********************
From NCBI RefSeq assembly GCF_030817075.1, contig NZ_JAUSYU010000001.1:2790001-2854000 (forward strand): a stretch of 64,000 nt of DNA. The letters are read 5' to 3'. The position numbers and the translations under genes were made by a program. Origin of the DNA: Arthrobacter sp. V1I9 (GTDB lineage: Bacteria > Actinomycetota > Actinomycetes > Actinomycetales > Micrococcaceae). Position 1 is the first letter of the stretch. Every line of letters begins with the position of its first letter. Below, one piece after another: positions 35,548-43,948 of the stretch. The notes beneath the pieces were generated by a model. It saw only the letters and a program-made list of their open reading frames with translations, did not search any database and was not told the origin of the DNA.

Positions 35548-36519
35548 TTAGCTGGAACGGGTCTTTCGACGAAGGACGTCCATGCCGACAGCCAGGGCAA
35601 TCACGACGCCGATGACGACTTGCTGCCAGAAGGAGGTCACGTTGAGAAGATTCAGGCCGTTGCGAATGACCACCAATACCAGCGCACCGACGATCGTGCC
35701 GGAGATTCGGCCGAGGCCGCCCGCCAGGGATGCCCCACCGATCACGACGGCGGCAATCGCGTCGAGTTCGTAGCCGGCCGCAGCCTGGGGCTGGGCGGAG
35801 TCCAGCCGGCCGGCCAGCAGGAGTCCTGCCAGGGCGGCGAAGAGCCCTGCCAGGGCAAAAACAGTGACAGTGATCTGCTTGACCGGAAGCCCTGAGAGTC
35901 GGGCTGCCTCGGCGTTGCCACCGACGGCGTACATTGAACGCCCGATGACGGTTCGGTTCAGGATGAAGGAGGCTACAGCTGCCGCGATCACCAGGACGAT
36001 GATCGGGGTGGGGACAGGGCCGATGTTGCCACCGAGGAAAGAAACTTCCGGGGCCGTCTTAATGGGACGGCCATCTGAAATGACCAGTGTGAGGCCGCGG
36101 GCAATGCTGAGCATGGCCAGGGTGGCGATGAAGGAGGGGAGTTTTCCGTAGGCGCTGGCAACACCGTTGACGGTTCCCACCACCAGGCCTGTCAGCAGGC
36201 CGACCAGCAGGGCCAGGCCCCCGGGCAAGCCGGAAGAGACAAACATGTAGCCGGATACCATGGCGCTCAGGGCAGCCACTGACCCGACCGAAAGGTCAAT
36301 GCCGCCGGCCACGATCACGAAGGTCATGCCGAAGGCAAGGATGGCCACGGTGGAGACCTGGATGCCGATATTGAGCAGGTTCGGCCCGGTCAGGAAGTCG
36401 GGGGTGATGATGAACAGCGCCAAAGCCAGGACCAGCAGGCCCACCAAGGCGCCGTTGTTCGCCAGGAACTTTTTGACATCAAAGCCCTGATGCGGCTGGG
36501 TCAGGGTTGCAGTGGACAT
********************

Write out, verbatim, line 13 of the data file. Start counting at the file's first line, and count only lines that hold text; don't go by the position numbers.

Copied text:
36501 TCAGGGTTGCAGTGGACAT